The Martian Review
Ridley Scott is a frustrating filmmaker at times.
I have loved a number of his films, such as "Gladiator," "American Gangster," "Black Hawk Down," "Kingdom of Heaven," "Blade Runner," and "Matchstick Men." I think both "Prometheus" and "Body of Lies" are bigger triumphs than the rest of the world would say. Scott has several good movies in his career, but at the same time, there seem like there are just as many duds. I am not talking mediocre movies that could have been better, or mixed bags. He is capable of really stinking up the screen at times. "The Counselor," "Exodus: Gods and Kings," "Legend," "Robin Hood," and "G.I. Jane" are all experiences I wish I never had, and those are just naming a few. How can such a talented filmmaker be so up and down all the time?
Well, I am glad that in 2015, Scott stuck the landing. "The Martian" is a massive achievement, a movie you'll be hearing about come award time I'm sure. It is raw, passionate filmmaking brought to life by a remarkable cast and crew throwing everything he have at the screen. But what's most shocking about "The Martian" is how anti-Hollywood it is in its storytelling and coming from a guy like Ridley Scott, that's a minor miracle.
The story may seem simple, an astronaut Mark Watney (Matt Damon) is left for dead on Mars when an unexpected storm hits where his crew is researching. He survives the storm, and now he must stay alive on Mars for four years until a rescue mission can be planned and executed by NASA. All the while NASA scrambles obsessively to bring him home sooner. Sounds like "Gravity" meets "Castaway," I know. But trust me when I say "The Martian" offers so much more than mere survival. To just say "The Martian" is culmination of the parts of other movies is taking away all the credit the movie deserves. If you know Ridley's work, I am sure your shocked, but I would have never guessed a movie like this would have come from his watchful eye, and if Scott plans to make more movies similar to "The Martian" then I will be overly-happy.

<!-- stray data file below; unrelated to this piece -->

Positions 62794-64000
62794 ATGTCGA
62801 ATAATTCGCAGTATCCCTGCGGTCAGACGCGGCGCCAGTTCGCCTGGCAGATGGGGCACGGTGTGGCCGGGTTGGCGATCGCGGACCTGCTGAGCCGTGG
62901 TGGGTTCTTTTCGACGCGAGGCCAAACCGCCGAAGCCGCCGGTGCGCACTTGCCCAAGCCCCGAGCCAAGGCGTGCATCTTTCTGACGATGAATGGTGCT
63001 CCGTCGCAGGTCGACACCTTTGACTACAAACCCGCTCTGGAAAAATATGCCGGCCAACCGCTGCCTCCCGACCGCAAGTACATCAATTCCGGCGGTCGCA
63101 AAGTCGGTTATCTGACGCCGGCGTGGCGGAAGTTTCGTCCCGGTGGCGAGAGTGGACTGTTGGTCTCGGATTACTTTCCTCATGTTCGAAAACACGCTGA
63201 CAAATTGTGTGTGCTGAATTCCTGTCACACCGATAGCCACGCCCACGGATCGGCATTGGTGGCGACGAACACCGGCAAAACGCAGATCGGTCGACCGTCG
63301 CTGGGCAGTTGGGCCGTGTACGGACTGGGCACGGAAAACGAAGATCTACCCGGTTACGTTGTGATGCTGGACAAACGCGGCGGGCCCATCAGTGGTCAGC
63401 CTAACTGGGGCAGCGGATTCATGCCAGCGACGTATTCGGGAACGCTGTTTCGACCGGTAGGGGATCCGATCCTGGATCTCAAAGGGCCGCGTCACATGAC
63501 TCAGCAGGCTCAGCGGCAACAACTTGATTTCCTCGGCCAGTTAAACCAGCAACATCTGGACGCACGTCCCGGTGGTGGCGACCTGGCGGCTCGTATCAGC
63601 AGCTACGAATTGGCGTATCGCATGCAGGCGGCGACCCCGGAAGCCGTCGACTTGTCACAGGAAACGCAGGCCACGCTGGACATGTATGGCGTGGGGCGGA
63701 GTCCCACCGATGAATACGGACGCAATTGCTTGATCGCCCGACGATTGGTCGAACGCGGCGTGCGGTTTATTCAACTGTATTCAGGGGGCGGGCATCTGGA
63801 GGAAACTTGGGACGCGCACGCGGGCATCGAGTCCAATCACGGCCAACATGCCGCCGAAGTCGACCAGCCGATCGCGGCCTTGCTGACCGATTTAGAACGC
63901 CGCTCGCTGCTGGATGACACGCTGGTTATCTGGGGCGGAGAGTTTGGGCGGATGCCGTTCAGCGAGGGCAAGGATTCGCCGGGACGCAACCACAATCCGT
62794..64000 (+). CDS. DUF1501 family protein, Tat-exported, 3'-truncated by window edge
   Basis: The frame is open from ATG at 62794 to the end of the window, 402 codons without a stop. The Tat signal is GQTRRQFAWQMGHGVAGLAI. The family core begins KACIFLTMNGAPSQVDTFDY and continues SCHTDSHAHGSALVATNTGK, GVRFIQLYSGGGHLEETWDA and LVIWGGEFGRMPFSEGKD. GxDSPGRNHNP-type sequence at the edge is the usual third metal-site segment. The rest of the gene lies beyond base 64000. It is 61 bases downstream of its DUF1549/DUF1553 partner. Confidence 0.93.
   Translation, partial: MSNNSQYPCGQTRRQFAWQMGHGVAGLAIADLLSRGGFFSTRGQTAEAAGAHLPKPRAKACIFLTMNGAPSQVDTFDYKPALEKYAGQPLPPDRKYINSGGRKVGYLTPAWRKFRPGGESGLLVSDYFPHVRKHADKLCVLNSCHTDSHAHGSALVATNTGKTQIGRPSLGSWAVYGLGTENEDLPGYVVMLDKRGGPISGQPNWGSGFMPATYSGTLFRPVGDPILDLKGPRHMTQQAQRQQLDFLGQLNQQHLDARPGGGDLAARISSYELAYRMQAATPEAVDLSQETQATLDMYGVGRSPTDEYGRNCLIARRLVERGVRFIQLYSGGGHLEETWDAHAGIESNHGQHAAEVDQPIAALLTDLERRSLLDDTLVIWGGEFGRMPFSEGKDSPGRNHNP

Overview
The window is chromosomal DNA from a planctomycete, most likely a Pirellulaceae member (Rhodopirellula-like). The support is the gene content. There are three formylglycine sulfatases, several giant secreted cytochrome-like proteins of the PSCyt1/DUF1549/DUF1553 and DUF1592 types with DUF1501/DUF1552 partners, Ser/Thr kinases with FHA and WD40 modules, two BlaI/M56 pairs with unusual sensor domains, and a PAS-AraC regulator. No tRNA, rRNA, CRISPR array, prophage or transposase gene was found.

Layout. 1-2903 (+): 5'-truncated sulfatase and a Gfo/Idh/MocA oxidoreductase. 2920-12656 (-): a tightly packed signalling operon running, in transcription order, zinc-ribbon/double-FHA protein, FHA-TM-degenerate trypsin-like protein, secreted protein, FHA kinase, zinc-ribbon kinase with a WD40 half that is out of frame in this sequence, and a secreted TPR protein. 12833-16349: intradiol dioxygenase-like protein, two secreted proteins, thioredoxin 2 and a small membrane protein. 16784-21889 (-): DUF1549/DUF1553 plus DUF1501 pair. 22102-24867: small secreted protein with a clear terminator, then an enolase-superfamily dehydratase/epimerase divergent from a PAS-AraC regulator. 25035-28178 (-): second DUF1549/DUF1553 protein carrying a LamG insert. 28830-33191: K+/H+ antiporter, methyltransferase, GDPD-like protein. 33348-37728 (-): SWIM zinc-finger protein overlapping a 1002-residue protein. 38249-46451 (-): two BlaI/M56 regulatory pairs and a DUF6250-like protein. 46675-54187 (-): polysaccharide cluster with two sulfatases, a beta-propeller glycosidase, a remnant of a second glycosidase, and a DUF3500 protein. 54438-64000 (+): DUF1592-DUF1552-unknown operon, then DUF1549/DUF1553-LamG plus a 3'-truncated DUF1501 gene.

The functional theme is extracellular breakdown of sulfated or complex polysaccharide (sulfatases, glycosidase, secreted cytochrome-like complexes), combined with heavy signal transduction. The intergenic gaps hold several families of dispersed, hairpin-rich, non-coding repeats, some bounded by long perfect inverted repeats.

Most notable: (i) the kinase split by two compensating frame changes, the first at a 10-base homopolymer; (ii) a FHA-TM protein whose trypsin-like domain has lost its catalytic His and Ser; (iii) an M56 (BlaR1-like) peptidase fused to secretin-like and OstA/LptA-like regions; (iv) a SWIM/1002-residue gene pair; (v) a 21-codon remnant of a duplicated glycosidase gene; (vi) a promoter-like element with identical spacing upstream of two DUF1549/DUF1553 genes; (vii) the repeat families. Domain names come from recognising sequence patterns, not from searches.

The thing that sticks out the most about "The Martian" is that there is very little Hollywood in the movie. "The Martian" is anything but ordinary, and that's a great thing. There is so much science on display that you will feel smarter once you leave the theater. But trust me, "The Martian" isn't some hollow science lesson, Scott uses science and realism to create the tension and drama for the film. I understand that realism in this day in age automatically means dark, but "The Martian" is so overwhelmingly optimistic that its hard not to give yourself over to it. The film takes its time setting itself up. It takes its time with NASA as they figure out a way to rescue Mark. It takes its time with Mark as he problem-solves how to stay alive on a lifeless planet. It also takes it time with the crew who left him for dead, and how they risk their lives and their jobs to aide the rescue of Mark. It could have been really easy to give Mark a family and pull at our heartstrings as they worry about his survival. But "The Martian" isn't really interested in that. "The Martian" is more interested in getting into the bone marrow of surviving on a planet, its interested in the ideas of rescuing someone who hundreds of thousands of miles away from Earth. "The Martian" proves that the fun of science can be just that...fun. And using it to create the entertainment and excitement of an entire movie is even more fun.
I could spend another thousand or so words detailing the merits of the cast, but I will try to keep it as short at possible. This movie packed to brim with wonderful actors, actors who clearly know how good of a script they have and they run with it. This is some of the very best work by Matt Damon, and he could very well get an Oscar nod for this. But there is also equally outstanding work done by Jessica Chastain, Jeff Daniels, Chiwetel Ejiofor, Kristin Wiig, Sebastian Stan, Mackenzie Davis, Kate Mara, Michael Pena and Sean Bean. Yes, the cast is that loaded, and I could go on and on, but I don't need to do that. You all probably know how good these actors are, and I just want you to know that they all shine. Even in the smallest of scenarios. Donald Glover appears in only a few scenes, and in that limited screen time he creates an entire character full of emotion. Sometimes that can be challenge, and Glover makes it look incredibly easy. Sometimes, you can be drawn to a cast that is having fun and trying harder than Hell to please their audience, and that is certainly on display here.
But most of all, "The Martian" won me over because its a movie that represents the very best of us. Its a movie that shows just how versatile, resilient and courageous we all are. Its a movie that shows us that deep down, our best qualities are our humanistic qualities and our qualities that make us smart. While I may love horror movies, or action movies or sometimes I may take the darker ride, I equally love a wildly optimistic film and "The Martian" positively bathes in it. But, on the other hand, creating an entire drama for two and half hours with scientific research is pretty damn impressive too. "The Martian" offers so much and its rich in the celebration of film-making.
FINAL GRADE: A